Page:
Woodhead, who turned 30 years old in January, is the oldest player to score four touchdowns in an NFL game since Terrell Owens scored four while with the Cowboys against the Redskins in 2007, just 19 days before his 34th birthday.

NFL – Peppers climbing all-time sacks list

Julius Peppers had 2½ sacks against Derek Carr in the Packers’ 30-20 victory in Oakland, and they were big ones for him. Peppers now has 135 sacks for his career, and moved into the top ten in that category since the NFL began recording sacks for defensive players in 1982. He nudged John Abraham and DeMarcus Ware, who had been tied for 10th place at 133½, out of the top ten.

Source: Stats from the Elias Sports Bureau

Your Monday Night Football, #FanDuel #NFL week4 Retrospectacle…

NFL Week 4 Retrospectacle: Todd Gurley Proves He’s The Man in St. Louis

Oct 05 
NFL Week 4 Retrospectacle: Todd Gurley Proves He’s The Man in St. Louis

NFL’s Week 4 was one that lacked true elite options, as we wrote on FanDuel Insider in the build up to Sunday’s action. In retrospect, we found a new elite player.

St. Louis running back Todd Gurley, welcome to fantasy superstardom. Goodbye questions about his health and usage. And we hardly know ye, Tre Mason.

“What can you say about Todd? In the second half, he took the game over and we needed it,” head coach Jeff Fisher told Myles Simmons of the Rams’ official website.

Gurley rushed for 144 of his career-high 146 yards in the second half against a very good Arizona Cardinals defense, and has rushed to the top of one-week fantasy minds with his 17.1-point performance. He was leaving yards on the field late in the game to merely fall unchallenged in patches of green grass to stay in-bounds to run out the clock.

“It’s totally unselfish,” Fisher told Summons, “and beyond that, for a rookie to have the presence of mind to do that—that says a lot for his understanding of this game and putting games away.”

The football acumen is savvy and the performance was savage.

“That just shows you how unselfish he is, how much he really wants to win,” Rams defensive lineman Will Hayes told Simmons. “The average guy is taking the ball inside the end zone, and he [didn’t]. And that was big in itself because people don’t understand how big of a play that is. You run the clock out and the game is over with. He’s a stud.”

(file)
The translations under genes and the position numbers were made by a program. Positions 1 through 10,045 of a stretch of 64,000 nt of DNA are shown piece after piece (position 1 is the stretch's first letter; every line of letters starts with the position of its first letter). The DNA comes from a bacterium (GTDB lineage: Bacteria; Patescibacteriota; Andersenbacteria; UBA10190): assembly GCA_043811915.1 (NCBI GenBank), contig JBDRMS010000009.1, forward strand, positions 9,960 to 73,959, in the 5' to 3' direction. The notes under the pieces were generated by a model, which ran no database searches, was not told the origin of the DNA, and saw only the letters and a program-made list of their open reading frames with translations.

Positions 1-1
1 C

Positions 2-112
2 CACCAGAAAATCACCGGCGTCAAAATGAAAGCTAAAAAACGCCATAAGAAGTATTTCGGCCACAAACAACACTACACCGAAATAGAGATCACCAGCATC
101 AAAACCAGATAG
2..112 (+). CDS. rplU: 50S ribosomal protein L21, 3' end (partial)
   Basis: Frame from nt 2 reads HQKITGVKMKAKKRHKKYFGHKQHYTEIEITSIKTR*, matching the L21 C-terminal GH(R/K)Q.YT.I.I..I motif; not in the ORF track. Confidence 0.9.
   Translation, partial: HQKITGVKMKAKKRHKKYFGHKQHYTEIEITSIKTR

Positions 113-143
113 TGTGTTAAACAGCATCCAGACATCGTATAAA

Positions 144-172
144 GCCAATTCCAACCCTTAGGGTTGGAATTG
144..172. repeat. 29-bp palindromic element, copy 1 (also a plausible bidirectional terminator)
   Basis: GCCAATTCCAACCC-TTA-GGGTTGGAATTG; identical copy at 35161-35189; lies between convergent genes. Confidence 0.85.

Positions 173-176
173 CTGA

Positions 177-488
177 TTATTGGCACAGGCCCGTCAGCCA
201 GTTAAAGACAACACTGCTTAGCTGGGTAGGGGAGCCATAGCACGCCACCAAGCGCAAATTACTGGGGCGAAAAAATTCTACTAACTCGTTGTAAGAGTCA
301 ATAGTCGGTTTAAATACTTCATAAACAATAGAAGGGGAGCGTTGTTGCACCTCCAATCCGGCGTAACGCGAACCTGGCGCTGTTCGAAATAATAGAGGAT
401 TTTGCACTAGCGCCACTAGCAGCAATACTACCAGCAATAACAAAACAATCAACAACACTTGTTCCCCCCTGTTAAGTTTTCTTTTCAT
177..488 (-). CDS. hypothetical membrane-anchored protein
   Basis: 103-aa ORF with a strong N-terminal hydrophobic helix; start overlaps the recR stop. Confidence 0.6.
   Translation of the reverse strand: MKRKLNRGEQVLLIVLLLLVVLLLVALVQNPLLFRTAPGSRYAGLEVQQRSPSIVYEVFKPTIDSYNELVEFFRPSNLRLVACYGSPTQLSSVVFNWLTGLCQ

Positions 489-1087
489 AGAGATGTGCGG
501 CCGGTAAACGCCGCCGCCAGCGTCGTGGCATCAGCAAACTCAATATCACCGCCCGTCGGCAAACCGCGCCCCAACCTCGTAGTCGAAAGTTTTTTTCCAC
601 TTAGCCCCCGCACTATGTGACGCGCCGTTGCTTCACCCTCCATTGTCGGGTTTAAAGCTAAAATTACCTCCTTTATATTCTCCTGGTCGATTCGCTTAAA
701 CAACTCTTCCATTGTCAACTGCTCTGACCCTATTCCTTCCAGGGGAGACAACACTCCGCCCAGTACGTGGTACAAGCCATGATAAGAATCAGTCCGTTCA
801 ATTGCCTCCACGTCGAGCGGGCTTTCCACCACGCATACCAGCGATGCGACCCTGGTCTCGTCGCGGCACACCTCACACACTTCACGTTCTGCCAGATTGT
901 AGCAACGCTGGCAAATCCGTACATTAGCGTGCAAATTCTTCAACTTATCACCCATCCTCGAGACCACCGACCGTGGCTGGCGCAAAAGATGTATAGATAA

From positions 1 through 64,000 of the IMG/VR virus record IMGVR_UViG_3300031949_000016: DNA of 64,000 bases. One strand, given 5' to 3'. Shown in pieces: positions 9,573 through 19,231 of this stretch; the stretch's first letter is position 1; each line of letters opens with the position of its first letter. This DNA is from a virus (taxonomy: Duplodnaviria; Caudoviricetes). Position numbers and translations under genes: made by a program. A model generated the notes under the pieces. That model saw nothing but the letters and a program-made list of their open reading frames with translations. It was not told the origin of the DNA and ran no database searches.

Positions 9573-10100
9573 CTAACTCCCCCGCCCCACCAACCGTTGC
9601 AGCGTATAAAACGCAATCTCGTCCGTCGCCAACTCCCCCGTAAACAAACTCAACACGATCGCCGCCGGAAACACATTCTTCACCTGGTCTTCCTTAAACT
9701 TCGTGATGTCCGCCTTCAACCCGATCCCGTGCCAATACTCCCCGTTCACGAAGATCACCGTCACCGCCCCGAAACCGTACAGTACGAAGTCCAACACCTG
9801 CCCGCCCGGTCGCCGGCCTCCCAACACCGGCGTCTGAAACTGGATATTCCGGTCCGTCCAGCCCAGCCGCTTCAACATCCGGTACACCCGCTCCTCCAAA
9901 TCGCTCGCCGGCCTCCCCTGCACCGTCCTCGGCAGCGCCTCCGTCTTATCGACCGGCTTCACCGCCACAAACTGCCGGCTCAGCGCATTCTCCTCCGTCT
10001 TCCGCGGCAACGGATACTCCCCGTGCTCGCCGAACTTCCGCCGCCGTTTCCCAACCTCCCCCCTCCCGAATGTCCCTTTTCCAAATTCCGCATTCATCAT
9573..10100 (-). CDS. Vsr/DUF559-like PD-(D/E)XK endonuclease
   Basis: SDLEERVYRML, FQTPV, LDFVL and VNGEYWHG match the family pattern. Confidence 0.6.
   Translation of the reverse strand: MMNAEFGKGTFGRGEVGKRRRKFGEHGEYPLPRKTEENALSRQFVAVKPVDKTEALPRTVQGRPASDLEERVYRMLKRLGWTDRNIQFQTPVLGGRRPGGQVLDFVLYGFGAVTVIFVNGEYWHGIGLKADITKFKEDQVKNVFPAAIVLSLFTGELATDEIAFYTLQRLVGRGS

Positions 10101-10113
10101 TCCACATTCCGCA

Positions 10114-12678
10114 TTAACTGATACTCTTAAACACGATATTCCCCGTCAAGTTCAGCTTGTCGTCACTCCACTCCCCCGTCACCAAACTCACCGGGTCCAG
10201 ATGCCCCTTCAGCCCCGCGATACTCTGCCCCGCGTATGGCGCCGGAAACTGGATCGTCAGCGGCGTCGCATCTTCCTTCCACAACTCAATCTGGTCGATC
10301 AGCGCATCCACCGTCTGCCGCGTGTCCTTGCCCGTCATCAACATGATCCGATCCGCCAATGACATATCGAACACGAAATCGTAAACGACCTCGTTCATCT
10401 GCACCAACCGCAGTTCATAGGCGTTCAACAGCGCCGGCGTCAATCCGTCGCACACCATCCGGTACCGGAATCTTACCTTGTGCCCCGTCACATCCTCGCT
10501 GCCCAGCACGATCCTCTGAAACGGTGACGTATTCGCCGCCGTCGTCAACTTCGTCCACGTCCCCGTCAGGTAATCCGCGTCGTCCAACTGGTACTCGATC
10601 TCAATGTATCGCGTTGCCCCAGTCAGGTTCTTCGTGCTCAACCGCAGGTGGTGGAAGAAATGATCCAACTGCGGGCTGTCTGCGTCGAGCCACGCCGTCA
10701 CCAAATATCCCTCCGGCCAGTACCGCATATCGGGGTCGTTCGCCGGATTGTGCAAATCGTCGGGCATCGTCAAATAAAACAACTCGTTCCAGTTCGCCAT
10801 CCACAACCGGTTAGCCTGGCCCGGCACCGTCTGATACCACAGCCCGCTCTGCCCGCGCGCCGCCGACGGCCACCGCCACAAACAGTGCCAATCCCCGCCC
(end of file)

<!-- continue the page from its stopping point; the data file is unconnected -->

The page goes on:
The best part of the performance for FanDuelers should be that Mason was a complete non-factor, rushing twice for minus-1 yard Sunday.

It was only a matter of time. You don’t reach up to draft a damaged-goods running back (knee ligament reconstruction) in the top 10 of this modern NFL that has devalued the feature back to just let him stand on the sideline.

Gurley clearly looks worth it now. Heading into Week 5 at the Green Bay Packers, he is a bargain you cannot refuse.

This Week 4 Retrospectacle takes an in-depth look at the rest of the studs, duds and significant injury impacts on one-week fantasy action, starting with the other back you probably have to slot in a majority of lineups going forward.

Studs

RB Devonta Freeman, Atlanta Falcons (35.4 points)

Tevin Coleman’s (rib) injury has been a blessing for Freeman, who has rushed for six touchdowns in the past two games of Coleman’s absence. Freeman went 14-68-3 on the ground and 6-81 receiving.

“Devonta is playing lights out,” Falcons wide receiver Roddy White told Michael Cunningham ofThe Atlanta Journal Constitution. “We’ve got to continue to let him play that way. Feed him the ball, feed him the ball.”

You can bet the Falcons are going to give Coleman one more week to rest next Sunday against the Washington Redskins, particularly with a Thursday tilt at New Orleans immediately following. The Redskins have the second-best run defense in football through four weeks, but no one will be sitting Freeman now.

“Opportunity is everything,” Freeman told Cunningham. “They don’t come around often. You’ve just got to take advantage of them when you get them. I’m just blessed to have the opportunity to play in the NFL.”

K Cairo Santos, Kansas City Chiefs (27.0)—You have to love when a kicker outscores all but one position player, right? See, kickers belong in fantasy football!

WR Tavon Austin, St. Louis Rams (26.6)—Sometimes it takes three years for an NFL receiver to find his niche. Austin appears to have found his, finally. He ripped off 6-96-2 receiving and added 20 more on the ground Sunday, proving he’s more than a mere return specialist now. This is not just a flash in the pan, either. This is the start of something great. He leads the Rams in targets (20) through four games.

QB Philip Rivers, San Diego Chargers (26.22)—Here’s the thing about Rivers (358-3): He gets future Hall of Fame tight end Antonio Gates back from his four-game suspension next week. Rivers is going to be a solid value, especially until rookie Melvin Gordon (12-38 rushing) gets rolling.

WR Vincent Jackson, Tampa Bay Buccaneers (25.7)—You can be worried about Jackson’s advanced age and playing with a shaky rookie quarterback, but Jameis Winston has been so bad early, the Bucs get blown out and collect garbage-time numbers. It makes Jackson (10-147-1) an unpredictable play.

QB Sam Bradford, Philadelphia Eagles (24.2)—He has been one of the worst dollars-per-point quarterbacks. However, the running game is so bad right now that the Eagles have to pass the ball. Bradford’s 270-3 might be the baseline in Week 5 against the New Orleans Saints.

RB Jeremy Hill, Cincinnati Bengals (24.0)—We love him as the finisher in Hue Jackson’s power-running scheme, we just wish he hadn’t had his fumbling issues that opened the door for Giovani Bernard (13-62-1) to make this a true timeshare. Hill was outcarried and outrushed (9-40-3) despite the touchdowns, and the Seattle Seahawks defense is up next. Ouch.